Integration is the provision of apparent legitimacy to criminally derived wealth. The laundered proceeds re-enter the financial system, appearing as normal funds.

Integration is the final stage of the money laundering process. This is when the criminal re-introduces the funds into the legitimate economy with an apparently legitimate origin. Examples include investing in a company, purchasing real estate, luxury goods, etc.

The fight against money laundering

In recent year there have been a number of new developments in the global financial system that have made combating money laundering much more difficult.

These difficulties have been fueled by issues such as ‘dollarization’ (i.e. the use of the US dollar in transactions), black markets, the general trend towards financial deregulation, and the creation of new havens of financial secrecy (though the latter is today being shrunk by a huge international effort to curb tax evasion).

If you want to learn more about identifying and preventing money laundering and anti terrorism financing attend a 2 day practical course in London and Dubai. 

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Eureka Financial offers over 100 public and in-company training courses in banking and finance, asset management, corporate finance and M&A, compliance, risk management,  investments, wealth management, soft skills and more. For more details visit: www.eurekafinancial.com

Posted in Anti-Money Laundering | Tagged | Leave a comment

FATCA – 6 basic concepts you need to know

Posted on by aldopuch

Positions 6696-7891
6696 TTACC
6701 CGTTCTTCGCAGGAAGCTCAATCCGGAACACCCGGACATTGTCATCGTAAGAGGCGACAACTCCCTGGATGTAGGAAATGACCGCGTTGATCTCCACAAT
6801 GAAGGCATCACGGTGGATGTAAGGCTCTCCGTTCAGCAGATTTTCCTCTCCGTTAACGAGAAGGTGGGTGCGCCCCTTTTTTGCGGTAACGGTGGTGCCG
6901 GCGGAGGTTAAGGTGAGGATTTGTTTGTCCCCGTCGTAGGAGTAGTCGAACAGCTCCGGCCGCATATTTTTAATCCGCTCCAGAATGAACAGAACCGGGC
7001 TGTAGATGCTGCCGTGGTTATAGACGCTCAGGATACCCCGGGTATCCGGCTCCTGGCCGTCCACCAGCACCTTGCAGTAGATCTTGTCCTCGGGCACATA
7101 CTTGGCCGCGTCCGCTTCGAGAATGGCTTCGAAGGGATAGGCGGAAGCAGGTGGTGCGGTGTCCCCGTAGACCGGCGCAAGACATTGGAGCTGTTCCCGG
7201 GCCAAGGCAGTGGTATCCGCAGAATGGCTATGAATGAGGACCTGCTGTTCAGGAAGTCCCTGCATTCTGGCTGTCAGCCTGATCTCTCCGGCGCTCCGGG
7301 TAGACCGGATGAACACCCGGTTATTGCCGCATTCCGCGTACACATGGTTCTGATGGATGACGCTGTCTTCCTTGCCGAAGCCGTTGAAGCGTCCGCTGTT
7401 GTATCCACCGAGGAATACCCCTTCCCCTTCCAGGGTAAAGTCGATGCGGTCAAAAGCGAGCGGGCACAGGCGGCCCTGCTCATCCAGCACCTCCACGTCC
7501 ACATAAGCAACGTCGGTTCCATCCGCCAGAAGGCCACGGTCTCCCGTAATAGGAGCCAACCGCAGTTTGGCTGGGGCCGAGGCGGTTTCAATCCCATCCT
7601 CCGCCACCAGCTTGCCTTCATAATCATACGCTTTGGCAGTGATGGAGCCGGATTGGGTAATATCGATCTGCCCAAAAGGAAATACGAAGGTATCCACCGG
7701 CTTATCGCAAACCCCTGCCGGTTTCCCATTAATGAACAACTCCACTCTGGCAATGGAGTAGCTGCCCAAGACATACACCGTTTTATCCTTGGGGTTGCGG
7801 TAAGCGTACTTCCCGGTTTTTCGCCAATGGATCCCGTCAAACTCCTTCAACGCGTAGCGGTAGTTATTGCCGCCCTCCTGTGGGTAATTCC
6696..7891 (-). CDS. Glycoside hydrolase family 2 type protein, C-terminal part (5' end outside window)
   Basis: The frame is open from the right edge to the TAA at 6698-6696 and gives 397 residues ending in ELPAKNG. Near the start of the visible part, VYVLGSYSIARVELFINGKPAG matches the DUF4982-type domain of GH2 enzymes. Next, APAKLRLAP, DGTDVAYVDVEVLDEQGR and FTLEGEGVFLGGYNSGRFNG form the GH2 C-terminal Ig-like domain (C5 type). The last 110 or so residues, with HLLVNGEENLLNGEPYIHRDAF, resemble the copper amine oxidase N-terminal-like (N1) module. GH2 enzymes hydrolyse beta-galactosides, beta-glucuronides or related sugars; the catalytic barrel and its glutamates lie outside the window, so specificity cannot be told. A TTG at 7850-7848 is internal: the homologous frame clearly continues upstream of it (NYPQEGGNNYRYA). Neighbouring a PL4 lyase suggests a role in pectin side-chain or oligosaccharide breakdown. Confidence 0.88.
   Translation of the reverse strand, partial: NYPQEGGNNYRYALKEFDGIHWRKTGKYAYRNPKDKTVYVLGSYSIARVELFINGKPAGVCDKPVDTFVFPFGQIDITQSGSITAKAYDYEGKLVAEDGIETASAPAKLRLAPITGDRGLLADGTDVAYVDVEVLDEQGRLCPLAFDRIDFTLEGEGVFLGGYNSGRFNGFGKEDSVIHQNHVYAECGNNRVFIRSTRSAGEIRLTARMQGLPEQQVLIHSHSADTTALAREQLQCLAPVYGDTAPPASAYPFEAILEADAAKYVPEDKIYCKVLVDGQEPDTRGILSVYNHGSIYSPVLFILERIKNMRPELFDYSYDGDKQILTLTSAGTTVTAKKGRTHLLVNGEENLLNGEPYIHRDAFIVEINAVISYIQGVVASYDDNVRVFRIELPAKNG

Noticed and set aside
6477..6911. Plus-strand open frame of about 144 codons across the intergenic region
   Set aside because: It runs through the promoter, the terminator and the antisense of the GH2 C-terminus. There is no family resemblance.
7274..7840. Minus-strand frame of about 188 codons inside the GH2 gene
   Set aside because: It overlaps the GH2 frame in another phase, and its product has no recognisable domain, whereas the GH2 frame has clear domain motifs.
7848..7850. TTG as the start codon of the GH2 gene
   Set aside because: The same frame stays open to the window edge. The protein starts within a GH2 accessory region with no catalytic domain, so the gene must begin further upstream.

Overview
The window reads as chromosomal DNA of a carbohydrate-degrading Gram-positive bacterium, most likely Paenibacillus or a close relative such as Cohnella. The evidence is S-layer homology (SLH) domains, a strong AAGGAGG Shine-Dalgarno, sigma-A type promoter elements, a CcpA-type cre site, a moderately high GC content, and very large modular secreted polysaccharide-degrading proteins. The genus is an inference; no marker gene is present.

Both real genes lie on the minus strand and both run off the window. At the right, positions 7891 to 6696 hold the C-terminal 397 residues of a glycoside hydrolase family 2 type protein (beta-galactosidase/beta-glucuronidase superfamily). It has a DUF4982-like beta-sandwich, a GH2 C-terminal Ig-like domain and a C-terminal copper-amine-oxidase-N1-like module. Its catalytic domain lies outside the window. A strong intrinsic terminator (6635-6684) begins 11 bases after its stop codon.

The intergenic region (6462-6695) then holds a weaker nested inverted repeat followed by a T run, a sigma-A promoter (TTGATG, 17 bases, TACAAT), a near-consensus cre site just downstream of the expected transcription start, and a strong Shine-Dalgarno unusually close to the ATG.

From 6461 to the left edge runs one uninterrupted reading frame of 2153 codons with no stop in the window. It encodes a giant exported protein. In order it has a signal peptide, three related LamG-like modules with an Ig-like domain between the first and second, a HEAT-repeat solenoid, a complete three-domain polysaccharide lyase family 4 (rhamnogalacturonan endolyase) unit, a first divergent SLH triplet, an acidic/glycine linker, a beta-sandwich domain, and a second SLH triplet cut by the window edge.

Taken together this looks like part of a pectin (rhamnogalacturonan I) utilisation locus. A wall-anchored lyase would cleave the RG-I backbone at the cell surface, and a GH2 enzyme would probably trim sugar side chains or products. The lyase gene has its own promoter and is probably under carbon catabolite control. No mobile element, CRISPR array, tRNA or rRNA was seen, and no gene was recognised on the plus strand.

By Stanley Epstein, Eureka Financial

The United Sates’ Foreign Account Tax Compliance Act (FATCA) was written into law in March 2010 and became operative on 1 July 2014. The objective of the legislation was to ensure that United States taxpayers with foreign bank accounts and certain types of offshore (that is non-US) assets complied with American tax conventions. How this was to be achieved was to require foreign (i.e. non-US) financial institutions to report directly to the IRS on US taxpayers who hold accounts with such institutions. A withholding penalty was to be imposed on the foreign financial institution for not reporting.

FATCA Compliance Training

If you want to learn more about FATCA, its requirements, how to comply with the regulation and set up effective reporting system attend our 1 day intensive course in London – FATCA Training.

Throughout the world, tax systems are usually based on the place of residence of the taxpayer. The United States’ system is different – the basis for individual taxation is based on citizenship. This results in the US IRS chasing its nationals irrespective of where they live for a slice of their worldwide earnings. Most US taxpayers may end up owing nothing as they get a credit for what they pay to foreign tax collectors. However, there is a hassle factor in having to do the paperwork (or paying someone to do it). What FATCA has done is to introduce new reporting requirements on banks anywhere in the world that serve Americans.

The legal niceties of financial institutions being empowered in their home jurisdictions to provide this information has been neatly tied up in a series of inter-governmental agreements. In most cases (countries) banks report to their local tax authorities. This however is not the subject of this article. What we really need to clearly understand are six basic concepts that govern the FATCA regimen. These concepts are core issues and are the starting point in maintaining a suitably compliant account opening process.